from Wiktionary, Creative Commons Attribution/Share-Alike License

  • adj. Separate, distinct.
  • adj. Divisible, divided.
  • adj. Shared, held in common (with others).

from the GNU version of the Collaborative International Dictionary of English

  • adj. Divided, shared, or participated in, in common with others.

from The Century Dictionary and Cyclopedia

  • Divided; participated in; shared in common with others.
  • n. In arithmetic and algebra, one of the several parts of a dividend from which each separate figure or term of the quotient is found.
  • Divided; separate; distinct.
  • Divisible; capable of being divided into parts: as, “a dividual essence in Truth,”


from Wiktionary, Creative Commons Attribution/Share-Alike License

From Latin dividuus.


  • What happens then is that some aspect, or emination, of that celebrity makes an individual dividual.

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  • Now the universe is inhabited by in dividual beings; endowed generally with free will, allowing them to act out of harmony with the whole, to do as they will both deliberately and instinctively.

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  • On the one hand, he posits that the “in-dividual,” as opposed to mere “individual,” phenomenon can be isolated as a discrete subject of our historical inquiry when we ascribe certain subjective values to the singular coherence and indivisibility that are responsible for its uniqueness.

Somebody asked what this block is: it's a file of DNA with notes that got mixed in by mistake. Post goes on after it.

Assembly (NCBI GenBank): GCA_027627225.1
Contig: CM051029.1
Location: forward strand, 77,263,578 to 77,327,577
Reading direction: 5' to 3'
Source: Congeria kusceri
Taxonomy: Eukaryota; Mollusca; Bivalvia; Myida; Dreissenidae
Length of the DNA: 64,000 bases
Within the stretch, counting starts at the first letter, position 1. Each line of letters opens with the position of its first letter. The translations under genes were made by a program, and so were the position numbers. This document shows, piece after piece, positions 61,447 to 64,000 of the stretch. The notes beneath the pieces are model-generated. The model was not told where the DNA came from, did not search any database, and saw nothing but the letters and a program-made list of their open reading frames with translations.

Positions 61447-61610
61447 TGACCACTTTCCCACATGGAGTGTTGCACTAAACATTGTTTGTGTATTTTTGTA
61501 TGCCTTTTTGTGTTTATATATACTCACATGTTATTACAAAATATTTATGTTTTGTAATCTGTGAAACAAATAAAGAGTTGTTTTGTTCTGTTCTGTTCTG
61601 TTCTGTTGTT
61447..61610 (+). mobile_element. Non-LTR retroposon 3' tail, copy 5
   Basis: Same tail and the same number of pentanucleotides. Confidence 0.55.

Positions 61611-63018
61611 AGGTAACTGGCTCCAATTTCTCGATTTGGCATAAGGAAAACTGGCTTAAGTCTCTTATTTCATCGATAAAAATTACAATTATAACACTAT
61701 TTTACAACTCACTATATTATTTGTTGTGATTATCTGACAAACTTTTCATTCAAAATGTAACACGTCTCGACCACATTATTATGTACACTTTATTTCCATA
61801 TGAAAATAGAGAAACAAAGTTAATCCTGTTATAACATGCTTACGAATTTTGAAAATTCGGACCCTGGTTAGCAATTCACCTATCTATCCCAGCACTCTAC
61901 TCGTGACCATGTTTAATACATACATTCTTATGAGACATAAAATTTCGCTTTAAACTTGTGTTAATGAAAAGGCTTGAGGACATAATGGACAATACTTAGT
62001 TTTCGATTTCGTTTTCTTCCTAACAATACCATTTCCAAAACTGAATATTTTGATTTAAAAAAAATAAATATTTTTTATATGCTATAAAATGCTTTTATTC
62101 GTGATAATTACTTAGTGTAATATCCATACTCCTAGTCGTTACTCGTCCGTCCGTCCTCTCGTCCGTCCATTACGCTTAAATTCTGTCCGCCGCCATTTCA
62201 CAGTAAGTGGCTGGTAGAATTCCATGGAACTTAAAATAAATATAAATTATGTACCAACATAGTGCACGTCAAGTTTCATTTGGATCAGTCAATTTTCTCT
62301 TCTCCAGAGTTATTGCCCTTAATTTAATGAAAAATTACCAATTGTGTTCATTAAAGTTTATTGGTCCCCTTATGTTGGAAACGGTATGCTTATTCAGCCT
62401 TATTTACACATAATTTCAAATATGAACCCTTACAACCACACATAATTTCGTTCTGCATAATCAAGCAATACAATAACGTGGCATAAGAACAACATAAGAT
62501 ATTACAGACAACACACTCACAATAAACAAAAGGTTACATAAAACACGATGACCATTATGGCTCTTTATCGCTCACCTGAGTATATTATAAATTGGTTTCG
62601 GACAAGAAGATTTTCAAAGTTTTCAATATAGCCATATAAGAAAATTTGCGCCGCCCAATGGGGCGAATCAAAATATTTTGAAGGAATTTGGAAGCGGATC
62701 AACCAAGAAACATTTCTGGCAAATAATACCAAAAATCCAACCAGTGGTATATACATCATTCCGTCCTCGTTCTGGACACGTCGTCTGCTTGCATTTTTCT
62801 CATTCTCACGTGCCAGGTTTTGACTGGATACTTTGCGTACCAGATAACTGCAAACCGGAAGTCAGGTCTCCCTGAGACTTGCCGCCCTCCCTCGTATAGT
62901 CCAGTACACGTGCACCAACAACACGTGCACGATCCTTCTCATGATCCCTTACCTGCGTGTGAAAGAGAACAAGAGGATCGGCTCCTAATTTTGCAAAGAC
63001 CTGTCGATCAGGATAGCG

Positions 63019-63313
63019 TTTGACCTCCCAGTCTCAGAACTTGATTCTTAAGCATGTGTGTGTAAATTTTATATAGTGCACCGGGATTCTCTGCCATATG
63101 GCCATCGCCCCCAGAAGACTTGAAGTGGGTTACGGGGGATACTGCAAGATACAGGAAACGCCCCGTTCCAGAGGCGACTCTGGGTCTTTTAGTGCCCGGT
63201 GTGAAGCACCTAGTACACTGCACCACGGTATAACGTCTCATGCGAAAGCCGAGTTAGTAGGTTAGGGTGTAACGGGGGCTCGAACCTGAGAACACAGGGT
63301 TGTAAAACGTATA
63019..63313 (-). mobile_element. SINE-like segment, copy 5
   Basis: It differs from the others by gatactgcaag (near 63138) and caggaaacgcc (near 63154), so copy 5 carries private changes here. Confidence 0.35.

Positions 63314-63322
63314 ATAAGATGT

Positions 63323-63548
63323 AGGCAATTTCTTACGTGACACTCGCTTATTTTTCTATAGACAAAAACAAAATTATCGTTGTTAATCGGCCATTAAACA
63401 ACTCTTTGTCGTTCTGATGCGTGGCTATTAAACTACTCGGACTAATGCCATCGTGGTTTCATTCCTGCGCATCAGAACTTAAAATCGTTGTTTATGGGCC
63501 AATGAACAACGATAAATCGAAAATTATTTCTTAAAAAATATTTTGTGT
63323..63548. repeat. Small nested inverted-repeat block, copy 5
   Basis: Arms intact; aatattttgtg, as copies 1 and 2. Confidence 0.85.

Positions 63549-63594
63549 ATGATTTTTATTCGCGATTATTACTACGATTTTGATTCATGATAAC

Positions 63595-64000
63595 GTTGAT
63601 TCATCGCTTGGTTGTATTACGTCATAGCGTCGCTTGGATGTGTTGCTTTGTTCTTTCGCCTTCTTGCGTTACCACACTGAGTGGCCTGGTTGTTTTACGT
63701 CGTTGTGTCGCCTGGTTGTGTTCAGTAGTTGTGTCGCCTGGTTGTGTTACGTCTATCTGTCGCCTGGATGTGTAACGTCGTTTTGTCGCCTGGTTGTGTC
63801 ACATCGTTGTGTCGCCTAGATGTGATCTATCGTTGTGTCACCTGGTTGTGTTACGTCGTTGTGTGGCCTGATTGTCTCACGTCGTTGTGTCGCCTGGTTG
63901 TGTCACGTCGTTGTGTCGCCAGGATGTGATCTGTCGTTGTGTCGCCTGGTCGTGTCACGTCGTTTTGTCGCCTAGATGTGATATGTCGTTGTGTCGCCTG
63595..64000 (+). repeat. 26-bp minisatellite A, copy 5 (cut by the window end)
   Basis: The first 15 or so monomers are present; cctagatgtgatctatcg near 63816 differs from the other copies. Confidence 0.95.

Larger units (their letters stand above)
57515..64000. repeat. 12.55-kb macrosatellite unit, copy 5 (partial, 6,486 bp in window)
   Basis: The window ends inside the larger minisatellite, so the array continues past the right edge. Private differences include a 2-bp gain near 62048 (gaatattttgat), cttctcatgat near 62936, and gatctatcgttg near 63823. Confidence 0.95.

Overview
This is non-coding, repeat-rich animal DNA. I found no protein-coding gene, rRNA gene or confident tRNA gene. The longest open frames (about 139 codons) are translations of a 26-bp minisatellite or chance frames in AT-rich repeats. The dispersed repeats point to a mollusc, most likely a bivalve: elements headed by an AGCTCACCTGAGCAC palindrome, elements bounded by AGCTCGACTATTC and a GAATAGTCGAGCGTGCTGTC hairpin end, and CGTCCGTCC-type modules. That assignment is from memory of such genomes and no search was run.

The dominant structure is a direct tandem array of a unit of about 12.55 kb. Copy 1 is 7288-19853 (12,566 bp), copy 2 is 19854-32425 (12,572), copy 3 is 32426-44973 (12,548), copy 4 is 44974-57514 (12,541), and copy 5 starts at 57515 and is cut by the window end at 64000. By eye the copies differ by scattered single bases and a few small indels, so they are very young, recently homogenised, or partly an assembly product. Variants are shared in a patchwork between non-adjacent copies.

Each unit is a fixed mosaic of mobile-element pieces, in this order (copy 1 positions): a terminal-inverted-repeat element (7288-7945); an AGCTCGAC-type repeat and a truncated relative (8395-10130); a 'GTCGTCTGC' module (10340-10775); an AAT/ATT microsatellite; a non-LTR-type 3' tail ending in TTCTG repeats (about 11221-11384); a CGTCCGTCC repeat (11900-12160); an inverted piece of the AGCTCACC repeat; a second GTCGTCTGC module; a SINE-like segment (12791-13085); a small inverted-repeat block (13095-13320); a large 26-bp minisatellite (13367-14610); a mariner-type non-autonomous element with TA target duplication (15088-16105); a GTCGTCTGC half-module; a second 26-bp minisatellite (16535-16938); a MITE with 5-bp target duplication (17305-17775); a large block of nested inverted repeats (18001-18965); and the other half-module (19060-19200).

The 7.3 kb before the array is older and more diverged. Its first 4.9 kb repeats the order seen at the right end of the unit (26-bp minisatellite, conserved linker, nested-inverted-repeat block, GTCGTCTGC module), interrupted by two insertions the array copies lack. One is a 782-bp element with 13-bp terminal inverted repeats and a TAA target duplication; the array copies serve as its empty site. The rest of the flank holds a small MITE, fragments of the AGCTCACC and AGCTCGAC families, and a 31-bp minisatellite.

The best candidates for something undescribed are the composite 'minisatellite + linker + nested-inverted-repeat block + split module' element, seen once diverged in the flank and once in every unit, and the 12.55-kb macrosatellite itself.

• If so, an “in-dividual” historical event has to be reduced to an “individual” manifestation of the objective process of history, a conclusion that essentially implies that Rickert returned to the German Idealist faith in the meaningfulness of history and the objective validity of the diverse values to be found in history.


  • Sources say that the accounts in question are not in Yeltsin's name, but rather are held by offshore companies or in the names of in-dividual businessmen, both Russian and foreign.

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  • So that a man may say his religion is now no more within himself, but is become a dividual movable, and goes and comes near him, according as that good man frequents the house.


  • They look down their noses at business people, at in dividual enterprise, at private markets and the like, and, frankly, time has passed them by.

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  • POTATO RACE I. I.dividual competition; rules of Amateur

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  • During these Conferences it is customary for each candidate to retire while the discussion of his in - dividual fitness for ordination is in progress.

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  • "Captain's a great feller, ain't he?" said the man ahead -- a little, woe-begone, helpless-looking sort of in dividual, who looked as though he had ever been the sport and care of fortune.

    Sister Carrie


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